The Gulf War victory pushed Bush to the highest approval levels of any American president since polling began—80% of Americans voicing their support.

    What could possibly stop the conservative revolution?  Could the Democrats put up any candidate to stop Bush from winning reelection by an overwhelming margin?

    Well, perhaps there were a couple of candidates with a chance: maybe Mario Cuomo or Sam Nunn. But William Jefferson Clinton? Bubba? That’s amazing—or, maybe, it’s not so amazing because, no matter what one thinks of Bill Clinton as a statesman, he was certainly a master politician—and an excellent illustration of the general principle that nations get the leaders they deserve.

    Bill Clinton’s political skills are particularly apparent when one considers all the things he had to overcome to win the 1992 election.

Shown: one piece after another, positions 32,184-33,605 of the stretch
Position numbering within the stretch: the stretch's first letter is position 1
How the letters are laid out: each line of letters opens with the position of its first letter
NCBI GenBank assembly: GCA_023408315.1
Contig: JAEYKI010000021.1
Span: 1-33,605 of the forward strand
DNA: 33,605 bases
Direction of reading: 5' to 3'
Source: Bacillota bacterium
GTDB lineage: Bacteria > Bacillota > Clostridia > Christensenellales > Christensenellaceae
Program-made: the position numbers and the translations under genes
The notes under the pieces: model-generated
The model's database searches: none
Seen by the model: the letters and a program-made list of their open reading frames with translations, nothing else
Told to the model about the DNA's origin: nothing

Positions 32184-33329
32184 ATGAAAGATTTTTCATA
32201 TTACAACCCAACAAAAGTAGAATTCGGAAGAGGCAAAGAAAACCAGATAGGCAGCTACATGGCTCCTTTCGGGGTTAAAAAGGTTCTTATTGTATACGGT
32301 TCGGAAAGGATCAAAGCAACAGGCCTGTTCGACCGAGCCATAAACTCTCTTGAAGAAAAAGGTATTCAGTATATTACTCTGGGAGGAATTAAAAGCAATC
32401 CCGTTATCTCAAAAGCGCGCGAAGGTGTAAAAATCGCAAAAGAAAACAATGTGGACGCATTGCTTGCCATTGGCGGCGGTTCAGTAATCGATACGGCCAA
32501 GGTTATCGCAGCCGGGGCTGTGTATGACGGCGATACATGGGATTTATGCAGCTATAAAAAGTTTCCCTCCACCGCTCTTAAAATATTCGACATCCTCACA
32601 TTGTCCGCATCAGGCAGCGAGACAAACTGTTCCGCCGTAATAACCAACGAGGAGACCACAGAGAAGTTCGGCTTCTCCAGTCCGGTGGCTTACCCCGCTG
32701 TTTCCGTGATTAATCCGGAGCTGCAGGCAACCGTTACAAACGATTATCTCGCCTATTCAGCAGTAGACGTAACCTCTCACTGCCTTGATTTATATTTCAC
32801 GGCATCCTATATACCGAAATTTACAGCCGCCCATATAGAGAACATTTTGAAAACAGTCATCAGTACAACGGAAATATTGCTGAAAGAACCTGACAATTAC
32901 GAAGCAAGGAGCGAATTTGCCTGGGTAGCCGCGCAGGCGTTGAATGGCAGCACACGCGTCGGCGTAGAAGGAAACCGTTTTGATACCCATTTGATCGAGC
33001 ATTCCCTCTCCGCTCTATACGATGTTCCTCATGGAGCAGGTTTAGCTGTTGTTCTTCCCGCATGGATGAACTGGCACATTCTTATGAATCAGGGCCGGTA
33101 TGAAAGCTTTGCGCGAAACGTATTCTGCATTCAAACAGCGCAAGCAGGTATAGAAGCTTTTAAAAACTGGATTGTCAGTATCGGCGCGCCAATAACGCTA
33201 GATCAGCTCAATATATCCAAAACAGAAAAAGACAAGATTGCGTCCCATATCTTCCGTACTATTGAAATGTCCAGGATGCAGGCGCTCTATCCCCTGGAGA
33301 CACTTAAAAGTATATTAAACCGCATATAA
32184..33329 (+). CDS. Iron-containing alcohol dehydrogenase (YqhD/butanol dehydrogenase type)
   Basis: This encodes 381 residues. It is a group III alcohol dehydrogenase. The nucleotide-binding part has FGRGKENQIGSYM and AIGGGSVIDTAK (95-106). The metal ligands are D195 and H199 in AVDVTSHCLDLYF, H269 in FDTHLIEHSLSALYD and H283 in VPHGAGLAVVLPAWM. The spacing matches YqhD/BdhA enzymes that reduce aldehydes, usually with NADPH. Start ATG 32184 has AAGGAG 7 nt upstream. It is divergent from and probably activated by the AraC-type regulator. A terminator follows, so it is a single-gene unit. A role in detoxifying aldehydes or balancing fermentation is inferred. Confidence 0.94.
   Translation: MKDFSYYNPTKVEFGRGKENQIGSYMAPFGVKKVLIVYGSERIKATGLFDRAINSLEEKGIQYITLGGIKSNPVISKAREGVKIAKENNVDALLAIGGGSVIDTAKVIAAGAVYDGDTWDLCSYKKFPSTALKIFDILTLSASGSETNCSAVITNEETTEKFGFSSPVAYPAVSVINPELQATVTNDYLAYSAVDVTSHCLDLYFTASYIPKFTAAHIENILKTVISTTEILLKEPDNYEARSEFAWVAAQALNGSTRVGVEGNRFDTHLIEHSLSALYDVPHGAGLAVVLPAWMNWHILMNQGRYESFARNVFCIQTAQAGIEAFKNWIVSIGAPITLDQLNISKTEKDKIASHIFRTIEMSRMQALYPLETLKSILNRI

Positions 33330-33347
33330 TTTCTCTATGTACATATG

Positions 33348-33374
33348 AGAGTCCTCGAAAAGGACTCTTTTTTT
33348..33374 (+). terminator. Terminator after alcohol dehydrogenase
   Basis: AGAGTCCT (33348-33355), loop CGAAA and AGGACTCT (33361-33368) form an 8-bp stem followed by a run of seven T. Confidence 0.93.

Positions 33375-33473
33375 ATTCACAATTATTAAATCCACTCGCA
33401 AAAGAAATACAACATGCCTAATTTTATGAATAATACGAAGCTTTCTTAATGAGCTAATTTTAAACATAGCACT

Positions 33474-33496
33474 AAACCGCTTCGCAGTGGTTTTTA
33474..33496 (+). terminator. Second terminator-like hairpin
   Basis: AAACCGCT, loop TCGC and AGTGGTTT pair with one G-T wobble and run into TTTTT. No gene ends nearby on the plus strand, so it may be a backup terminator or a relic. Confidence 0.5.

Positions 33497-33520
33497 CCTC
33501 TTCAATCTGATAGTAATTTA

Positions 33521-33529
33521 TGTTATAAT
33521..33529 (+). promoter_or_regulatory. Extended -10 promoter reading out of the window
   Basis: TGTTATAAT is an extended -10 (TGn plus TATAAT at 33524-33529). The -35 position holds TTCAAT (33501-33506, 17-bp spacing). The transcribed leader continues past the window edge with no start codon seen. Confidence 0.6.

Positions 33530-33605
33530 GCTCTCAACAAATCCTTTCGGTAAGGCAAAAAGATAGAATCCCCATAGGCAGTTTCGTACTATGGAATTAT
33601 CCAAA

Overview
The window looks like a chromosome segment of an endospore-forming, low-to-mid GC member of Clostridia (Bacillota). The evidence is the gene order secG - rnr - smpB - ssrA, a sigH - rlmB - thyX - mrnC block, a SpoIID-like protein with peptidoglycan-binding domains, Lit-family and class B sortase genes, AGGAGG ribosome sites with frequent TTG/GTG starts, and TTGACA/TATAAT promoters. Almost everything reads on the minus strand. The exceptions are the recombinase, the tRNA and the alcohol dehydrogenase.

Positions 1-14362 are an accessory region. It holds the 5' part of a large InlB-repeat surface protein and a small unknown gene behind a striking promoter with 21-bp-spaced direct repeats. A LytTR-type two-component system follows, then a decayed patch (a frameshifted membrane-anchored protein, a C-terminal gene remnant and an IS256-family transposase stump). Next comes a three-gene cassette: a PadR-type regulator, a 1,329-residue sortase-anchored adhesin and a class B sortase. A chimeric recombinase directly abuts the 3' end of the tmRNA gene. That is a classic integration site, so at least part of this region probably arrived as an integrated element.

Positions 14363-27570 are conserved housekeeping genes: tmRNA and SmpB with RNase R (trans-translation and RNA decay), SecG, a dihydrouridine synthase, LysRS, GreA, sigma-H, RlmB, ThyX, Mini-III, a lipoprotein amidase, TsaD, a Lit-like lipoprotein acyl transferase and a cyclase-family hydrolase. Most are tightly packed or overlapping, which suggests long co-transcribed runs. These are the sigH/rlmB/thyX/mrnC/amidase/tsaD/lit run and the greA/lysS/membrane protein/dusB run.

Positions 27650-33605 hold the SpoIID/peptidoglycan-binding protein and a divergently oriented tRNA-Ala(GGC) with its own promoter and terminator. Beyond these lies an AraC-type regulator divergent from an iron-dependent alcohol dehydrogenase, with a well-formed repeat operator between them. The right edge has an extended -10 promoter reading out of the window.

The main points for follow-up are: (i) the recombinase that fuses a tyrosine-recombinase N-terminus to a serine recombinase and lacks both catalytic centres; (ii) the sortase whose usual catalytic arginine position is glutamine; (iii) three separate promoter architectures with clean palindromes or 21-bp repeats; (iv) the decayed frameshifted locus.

1.  He was almost a complete unknown nationally.  I am something of a political junky, but I had never even heard of Bill Clinton before 1992 and, outside of Arkansas, Clinton had virtually no name-recognition at all—a great handicap.

2. And, speaking of Arkansas, Clinton had none of the experiences typical for a presidential candidate.  In general, a presidential candidate must hold a position of great responsibility before they are taken seriously. One has to be Speaker of the House, a prominent general, or (perhaps) Governor of a state like California.  But governor and attorney general of a small state?  Not the background for a serious candidate.  Rounds?  Daugaard?  Big men in South Dakota, but very unlikely ever to have a chance at a spot on a presidential ticket without national-level exposure first.  Have to play a role like Thune or a Daschle first.